Following the lengthy program of activities, the morning opened with the Lectio Divina curated by Fr. Rafael Bejarano, Reference Person for Social Works within the Youth Ministry Department and Congress coordinator, and Mr. Javier Carabaño Rodriguez, a specialist in communication and identity and linked to the Salesian environment. The two illustrated a new reading of the Gospel episode of the resurrection of the son of Nain’s widow: if on the first day only the contrast between the world of joy, animated by the presence of Jesus, and the world of sorrow, represented by the people of Nain, had emerged, now "the encounter between the two groups is presented as a confrontation between two opposing forces from which a winner must emerge. Where Jesus appears, everything will be permeated by His love, and cannot pass through people's lives without radically changing things in them."
Even today, the two Lectio Divina guides affirmed, "when Jesus turns His gaze toward us, we cannot help but be fascinated, the personal encounter with Him makes us reborn. His mercy gives each person a new beginning."
Enlivened by such encouragement, the assembly was then able to attend the lecture offered by Fr. Michal Vojtas, Vice-Rector of the Salesian Pontifical University in Rome, on the theme, "The evolutions of the social dimension in Salesian education and pedagogy."
Starting from the analysis of Don Bosco's social action toward the poor and abandoned, in a narrow sense, and of his commitment to all young people of the working classes, in a broader sense, Fr. Vojtas traced the history of the social work of the Salesians and all their collaborators from the end of the 19th century to the early years of the third millennium, observing the different rhythms and ways in which the social dimension of the Salesian charism has played out over the decades.
In the period between the 1800s and 1900s, for example, Fr. Vojtas considered how "following the strategic line of the founder, there was a balance between a traditional mentality and innovations at the practical-organizational level. Salesian education creatively adapted by reinventing some of its activities and structures to the new needs."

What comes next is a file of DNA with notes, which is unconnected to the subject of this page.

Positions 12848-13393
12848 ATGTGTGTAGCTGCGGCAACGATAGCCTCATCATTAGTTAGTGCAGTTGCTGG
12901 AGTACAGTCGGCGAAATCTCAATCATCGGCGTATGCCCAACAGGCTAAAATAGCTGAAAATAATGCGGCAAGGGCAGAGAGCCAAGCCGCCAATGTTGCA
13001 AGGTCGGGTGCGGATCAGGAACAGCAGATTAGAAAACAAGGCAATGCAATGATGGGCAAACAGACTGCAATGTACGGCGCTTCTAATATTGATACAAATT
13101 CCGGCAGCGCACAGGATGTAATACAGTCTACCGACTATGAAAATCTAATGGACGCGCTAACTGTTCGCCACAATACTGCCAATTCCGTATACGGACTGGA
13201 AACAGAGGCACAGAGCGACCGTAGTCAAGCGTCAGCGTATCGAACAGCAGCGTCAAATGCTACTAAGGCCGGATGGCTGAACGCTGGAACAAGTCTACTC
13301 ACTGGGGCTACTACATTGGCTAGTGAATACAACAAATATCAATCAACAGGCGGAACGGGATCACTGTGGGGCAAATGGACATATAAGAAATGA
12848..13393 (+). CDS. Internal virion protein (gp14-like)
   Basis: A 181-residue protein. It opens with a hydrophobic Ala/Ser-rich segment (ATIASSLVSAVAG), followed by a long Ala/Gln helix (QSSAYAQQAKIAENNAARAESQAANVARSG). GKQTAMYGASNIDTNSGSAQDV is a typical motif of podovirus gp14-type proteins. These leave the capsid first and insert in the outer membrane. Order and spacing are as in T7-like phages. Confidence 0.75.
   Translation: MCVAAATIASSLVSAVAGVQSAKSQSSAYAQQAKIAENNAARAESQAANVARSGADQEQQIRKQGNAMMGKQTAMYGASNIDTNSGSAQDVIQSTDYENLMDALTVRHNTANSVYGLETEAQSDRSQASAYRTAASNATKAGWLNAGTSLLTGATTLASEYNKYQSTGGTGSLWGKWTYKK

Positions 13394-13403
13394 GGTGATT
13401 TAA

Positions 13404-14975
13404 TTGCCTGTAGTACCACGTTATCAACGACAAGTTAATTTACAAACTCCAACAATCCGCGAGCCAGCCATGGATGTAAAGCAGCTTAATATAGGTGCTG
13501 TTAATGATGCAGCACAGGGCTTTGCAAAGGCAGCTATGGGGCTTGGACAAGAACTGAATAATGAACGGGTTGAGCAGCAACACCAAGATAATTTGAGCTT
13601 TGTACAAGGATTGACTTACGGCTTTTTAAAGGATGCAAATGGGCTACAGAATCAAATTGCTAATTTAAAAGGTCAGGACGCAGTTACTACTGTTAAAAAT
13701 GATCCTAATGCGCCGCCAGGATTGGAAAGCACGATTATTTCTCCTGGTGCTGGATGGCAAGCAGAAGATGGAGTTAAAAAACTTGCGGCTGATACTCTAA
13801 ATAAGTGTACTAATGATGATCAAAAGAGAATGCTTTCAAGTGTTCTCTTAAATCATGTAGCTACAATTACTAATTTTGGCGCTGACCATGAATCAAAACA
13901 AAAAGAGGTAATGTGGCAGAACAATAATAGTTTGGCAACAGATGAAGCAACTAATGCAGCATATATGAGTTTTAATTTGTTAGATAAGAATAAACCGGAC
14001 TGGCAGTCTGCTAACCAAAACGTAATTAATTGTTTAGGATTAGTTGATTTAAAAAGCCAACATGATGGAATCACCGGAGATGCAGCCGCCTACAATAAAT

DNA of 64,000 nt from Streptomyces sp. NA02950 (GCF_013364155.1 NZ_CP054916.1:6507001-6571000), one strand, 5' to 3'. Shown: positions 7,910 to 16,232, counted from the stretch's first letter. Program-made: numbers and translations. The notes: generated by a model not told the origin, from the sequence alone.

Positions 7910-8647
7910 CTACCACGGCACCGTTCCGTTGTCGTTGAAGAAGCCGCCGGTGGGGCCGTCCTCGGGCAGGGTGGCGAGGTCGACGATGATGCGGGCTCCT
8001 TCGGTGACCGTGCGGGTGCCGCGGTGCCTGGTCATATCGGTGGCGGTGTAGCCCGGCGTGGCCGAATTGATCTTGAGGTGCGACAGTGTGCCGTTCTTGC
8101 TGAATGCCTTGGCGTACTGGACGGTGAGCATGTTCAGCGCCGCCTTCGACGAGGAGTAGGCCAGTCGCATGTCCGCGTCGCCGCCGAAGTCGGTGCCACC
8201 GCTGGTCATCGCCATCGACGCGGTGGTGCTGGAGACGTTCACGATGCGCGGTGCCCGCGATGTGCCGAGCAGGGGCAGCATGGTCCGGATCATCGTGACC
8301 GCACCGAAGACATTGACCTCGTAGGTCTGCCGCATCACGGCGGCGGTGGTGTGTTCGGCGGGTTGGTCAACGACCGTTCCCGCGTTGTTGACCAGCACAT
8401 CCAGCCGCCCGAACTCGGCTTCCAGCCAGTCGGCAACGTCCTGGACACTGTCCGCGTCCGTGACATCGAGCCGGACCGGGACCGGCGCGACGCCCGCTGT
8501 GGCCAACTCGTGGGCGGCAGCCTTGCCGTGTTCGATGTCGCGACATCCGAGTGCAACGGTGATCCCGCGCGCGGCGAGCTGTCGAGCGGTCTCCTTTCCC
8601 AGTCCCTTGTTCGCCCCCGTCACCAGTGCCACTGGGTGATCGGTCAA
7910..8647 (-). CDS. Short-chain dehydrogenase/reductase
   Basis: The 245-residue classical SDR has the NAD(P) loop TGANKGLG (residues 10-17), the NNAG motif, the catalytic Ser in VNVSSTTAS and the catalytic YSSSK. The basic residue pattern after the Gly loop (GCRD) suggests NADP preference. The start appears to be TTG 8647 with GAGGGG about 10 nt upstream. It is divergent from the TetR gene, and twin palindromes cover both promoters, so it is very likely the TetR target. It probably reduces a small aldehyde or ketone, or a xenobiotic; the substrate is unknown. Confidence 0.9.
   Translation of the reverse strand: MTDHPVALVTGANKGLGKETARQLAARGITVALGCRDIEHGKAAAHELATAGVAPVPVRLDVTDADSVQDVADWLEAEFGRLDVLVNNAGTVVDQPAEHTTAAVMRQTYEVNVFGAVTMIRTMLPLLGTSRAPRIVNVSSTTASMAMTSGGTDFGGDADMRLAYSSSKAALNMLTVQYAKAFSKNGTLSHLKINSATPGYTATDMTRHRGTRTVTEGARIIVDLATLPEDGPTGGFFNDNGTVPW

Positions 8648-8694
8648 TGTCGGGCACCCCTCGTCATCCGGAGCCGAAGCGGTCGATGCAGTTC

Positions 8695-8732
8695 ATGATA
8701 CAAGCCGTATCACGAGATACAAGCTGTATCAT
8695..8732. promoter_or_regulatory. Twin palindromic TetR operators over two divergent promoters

During the rectorships of Fr. Michele Rua and Fr. Paolo Albera, he added further, "the situation of working-class neighborhoods, the workers' question and the stimuli of Rerum Novarum led - also in the oratories - to a remarkable broadening of the educational perspective polarized toward the educational goal of "preparing young people for life (...) The intermediate position of the oratory between society and the Church guaranteed a ‘sacredness’ different from the parish and a ‘profanity’ different from the world of political movements. With the richer educational offerings, the oratory became from festive to daily as well."
On the rectorate of Fr. Pietro Ricaldone (1932-51), Fr. Vojtas reported how the central concern was to safeguard Salesian works in Italy from the excessive meddling of the Fascist regime, which is why the Salesian boarding school assumed the status of a "fortress that prevents the influences of difficult times."
While after the Second Vatican Council and the opening to the modern world, the UPS Vice-Rector further explained, social dynamics came to influence the whole educational-pastoral proposal, especially with the methodology of social planning. This prepared the ground that would flourish in the period of John Paul II's pontificate when in the Salesian sphere one noticed the increasingly frequent opening of social works, especially for young people in difficulty or "at risk" and for migrants.
Coming to the most recent years, and in tune with the magisterium of Pope Francis, Fr. Vojtas finally traced the current trend: "In the Salesian Family of the third millennium, it seems that the attention to the social goes in a direction that calls the Salesians to found not only 'special works' but precisely 'new presences' according to a new preventive system, shared with co-responsible laity, which promotes both the logic of the new evangelization and the attention to the social context, poverty, and the peripheries."
At the end of the enlightening report, and after a Q & A session, the activities continued with the mini-courses and sharing of good practices that had started yesterday, Sept. 29.
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